By Choi Kyong-ae
SEOUL, Aug. 28 (Yonhap) -- Unionized workers at GM Korea Co. will continue to stage a strike for an increase in wages as the company balks at the union's demands, GM Korea's union said Wednesday.
The automaker's 10,000-member union plans to hold an eight-hour partial strike on Friday, a full-scale walkout from Sept. 9-10 and a four-hour industrial action on Sept. 11, a union spokesman said over the phone.
GM Korea workers held partial strikes on Tuesday and Wednesday last week at the company's three assembly plants -- two of which are in Incheon, just west of Seoul, and one in Changwon, 400 kilometers south of the capital city -- to make their demands heard.
The union demanded a 5.7 percent hike in basic monthly salary, one and a half months of wages in performance-based pay and a cash bonus worth 6.5 million won (US$5,400) per worker, which was rejected by the company.
GM Korea has said it is difficult to accept the union's requests due to worsening business environments and the fact that the company is still mired in deficits, among other reasons.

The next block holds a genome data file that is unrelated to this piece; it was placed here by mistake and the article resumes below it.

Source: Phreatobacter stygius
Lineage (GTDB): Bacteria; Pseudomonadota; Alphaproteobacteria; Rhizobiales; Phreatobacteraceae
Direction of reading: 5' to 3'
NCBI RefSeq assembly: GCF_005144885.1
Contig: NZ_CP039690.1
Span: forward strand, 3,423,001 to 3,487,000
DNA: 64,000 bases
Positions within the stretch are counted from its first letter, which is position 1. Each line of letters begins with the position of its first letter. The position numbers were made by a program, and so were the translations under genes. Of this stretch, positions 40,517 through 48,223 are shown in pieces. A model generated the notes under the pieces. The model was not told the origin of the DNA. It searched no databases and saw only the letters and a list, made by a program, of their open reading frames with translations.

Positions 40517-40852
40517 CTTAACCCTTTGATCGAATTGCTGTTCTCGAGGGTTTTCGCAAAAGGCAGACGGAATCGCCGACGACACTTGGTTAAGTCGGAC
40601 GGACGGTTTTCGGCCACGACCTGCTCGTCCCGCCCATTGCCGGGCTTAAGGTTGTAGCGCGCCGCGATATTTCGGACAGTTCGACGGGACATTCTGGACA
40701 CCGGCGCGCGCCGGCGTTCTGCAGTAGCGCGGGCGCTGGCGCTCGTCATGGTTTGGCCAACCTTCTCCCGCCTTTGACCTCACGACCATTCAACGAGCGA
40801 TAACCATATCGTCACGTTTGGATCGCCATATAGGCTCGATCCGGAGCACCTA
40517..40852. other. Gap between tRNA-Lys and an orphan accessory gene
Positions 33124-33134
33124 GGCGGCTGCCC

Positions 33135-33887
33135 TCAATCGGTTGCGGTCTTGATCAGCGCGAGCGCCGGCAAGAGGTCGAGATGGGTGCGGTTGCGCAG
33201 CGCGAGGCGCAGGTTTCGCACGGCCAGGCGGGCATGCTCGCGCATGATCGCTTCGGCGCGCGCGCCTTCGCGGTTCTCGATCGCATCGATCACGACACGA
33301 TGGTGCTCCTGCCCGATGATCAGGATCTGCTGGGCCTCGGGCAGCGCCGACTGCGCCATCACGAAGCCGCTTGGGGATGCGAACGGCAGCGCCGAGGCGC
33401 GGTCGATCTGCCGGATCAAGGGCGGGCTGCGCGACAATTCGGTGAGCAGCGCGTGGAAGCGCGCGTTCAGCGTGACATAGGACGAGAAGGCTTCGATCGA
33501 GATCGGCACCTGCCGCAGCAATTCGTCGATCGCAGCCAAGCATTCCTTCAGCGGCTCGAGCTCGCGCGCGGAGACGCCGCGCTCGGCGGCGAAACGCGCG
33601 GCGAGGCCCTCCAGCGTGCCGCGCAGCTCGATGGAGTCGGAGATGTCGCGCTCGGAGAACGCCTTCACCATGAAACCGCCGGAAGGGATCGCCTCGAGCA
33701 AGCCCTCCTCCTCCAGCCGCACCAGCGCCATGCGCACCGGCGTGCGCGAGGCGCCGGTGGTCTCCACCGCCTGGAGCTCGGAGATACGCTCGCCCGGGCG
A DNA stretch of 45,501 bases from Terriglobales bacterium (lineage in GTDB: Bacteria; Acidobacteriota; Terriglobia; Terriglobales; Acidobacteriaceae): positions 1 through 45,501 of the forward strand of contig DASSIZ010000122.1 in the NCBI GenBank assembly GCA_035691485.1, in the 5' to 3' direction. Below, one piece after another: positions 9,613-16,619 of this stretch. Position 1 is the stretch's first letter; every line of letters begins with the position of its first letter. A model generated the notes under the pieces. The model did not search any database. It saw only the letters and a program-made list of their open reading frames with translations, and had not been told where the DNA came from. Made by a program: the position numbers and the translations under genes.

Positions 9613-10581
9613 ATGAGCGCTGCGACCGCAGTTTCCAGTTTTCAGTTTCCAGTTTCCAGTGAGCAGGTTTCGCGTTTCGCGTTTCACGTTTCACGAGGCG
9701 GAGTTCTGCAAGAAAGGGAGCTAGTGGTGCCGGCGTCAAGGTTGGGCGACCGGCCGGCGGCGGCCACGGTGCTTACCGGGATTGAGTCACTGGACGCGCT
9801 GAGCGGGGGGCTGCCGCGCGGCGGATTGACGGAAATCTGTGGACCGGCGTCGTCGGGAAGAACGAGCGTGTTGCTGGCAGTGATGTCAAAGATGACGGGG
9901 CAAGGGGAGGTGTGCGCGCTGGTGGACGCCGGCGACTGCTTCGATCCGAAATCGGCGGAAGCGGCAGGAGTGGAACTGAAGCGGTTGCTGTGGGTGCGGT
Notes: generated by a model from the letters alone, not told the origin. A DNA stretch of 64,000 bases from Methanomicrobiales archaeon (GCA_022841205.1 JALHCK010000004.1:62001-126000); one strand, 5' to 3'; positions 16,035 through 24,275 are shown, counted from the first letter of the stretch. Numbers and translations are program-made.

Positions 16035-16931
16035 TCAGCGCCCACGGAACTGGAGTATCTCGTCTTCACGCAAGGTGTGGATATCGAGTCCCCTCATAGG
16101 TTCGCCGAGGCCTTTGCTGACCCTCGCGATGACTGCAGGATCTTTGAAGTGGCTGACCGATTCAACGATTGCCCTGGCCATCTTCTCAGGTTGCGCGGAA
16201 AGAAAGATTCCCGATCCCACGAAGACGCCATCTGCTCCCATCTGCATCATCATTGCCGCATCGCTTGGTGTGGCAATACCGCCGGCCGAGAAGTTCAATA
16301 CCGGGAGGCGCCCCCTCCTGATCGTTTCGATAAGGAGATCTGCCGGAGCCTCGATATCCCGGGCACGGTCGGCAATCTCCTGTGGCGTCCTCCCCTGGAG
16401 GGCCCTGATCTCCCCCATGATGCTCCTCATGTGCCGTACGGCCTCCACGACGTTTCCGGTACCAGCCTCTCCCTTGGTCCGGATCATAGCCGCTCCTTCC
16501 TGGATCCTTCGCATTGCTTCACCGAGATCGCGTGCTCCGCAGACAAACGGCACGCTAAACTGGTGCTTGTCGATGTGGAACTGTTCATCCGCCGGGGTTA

During his visit last week to the carmaker's main Incheon plant, GM International President Julian Blissett called on the union to focus on helping the company achieve competitiveness and profitability amid lower demand for GM vehicles in Korea.
The union asked the company to come to the negotiating table from Sept. 2-6 to hold talks over wages and bonuses.
The Korean unit of General Motors Co. has an output capacity of about 600,000 units. GM shut down a car assembly plant in Gunsan, 270 km south of Seoul, in May last year due to a low utilization rate.
From January to July, GM Korea's sales fell 7.2 percent to 263,023 vehicles from 283,432 units a year earlier. It posted a net loss of 859 billion won (US$738 million) in 2018 after reporting 3.13 trillion won in accumulated net losses in the 2014-2017 period.
To revive sales, GM plans to introduce 15 new vehicles to the Korean market for the five years through 2023. It launched the U.S.-made Equinox and the upgraded Chevrolet Spark minicar last year.
On Monday, the carmaker launched the midsize Colorado pickup truck in Korea and plans to introduce the Traverse SUV next month. It is also considering adding the full-size Tahoe SUV to the lineup.
In May last year, GM and the Korea Development Bank (KDB) signed a binding agreement that will permit a combined 7.7 trillion-won lifeline -- 6.9 trillion won from GM and 810 billion won from the KDB -- to keep the Korean unit afloat. GM owns a 77 percent stake in GM Korea.
Under the deal, GM is banned from selling any of its stake in GM Korea before 2023 and is required to keep its holding in the unit above 35 percent until 2028.
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